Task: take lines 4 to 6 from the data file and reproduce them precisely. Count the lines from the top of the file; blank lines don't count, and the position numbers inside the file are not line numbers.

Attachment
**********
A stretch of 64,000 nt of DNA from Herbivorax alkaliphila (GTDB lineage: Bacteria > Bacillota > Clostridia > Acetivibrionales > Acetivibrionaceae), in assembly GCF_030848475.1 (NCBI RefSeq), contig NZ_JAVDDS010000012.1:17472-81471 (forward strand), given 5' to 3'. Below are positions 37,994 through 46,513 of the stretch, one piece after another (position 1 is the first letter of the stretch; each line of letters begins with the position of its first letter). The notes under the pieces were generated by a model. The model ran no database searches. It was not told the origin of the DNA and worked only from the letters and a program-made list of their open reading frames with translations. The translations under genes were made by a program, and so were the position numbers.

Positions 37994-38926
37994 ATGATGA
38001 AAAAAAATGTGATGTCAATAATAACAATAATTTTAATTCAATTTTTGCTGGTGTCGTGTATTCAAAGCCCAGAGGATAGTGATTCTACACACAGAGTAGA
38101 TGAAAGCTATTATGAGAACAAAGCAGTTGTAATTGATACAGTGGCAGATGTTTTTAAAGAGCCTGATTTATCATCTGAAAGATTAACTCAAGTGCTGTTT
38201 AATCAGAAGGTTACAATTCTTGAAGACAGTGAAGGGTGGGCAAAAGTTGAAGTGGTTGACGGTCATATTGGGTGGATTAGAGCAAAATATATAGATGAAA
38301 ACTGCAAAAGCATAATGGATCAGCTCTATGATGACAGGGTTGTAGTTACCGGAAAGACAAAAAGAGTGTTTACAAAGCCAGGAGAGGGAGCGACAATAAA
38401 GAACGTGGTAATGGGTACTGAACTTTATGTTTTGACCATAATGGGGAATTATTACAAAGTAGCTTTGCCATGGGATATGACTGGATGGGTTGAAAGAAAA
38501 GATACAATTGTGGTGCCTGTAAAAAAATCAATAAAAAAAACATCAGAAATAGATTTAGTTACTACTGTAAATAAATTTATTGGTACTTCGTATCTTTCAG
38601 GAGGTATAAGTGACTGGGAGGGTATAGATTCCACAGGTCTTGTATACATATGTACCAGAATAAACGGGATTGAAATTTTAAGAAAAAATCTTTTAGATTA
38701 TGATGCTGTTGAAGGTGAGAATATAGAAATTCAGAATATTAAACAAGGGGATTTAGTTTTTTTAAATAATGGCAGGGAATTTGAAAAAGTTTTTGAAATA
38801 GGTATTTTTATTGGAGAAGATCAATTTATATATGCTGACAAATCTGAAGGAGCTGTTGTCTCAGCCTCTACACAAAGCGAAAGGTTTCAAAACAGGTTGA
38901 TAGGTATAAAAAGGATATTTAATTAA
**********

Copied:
38001 AAAAAAATGTGATGTCAATAATAACAATAATTTTAATTCAATTTTTGCTGGTGTCGTGTATTCAAAGCCCAGAGGATAGTGATTCTACACACAGAGTAGA
38101 TGAAAGCTATTATGAGAACAAAGCAGTTGTAATTGATACAGTGGCAGATGTTTTTAAAGAGCCTGATTTATCATCTGAAAGATTAACTCAAGTGCTGTTT
38201 AATCAGAAGGTTACAATTCTTGAAGACAGTGAAGGGTGGGCAAAAGTTGAAGTGGTTGACGGTCATATTGGGTGGATTAGAGCAAAATATATAGATGAAA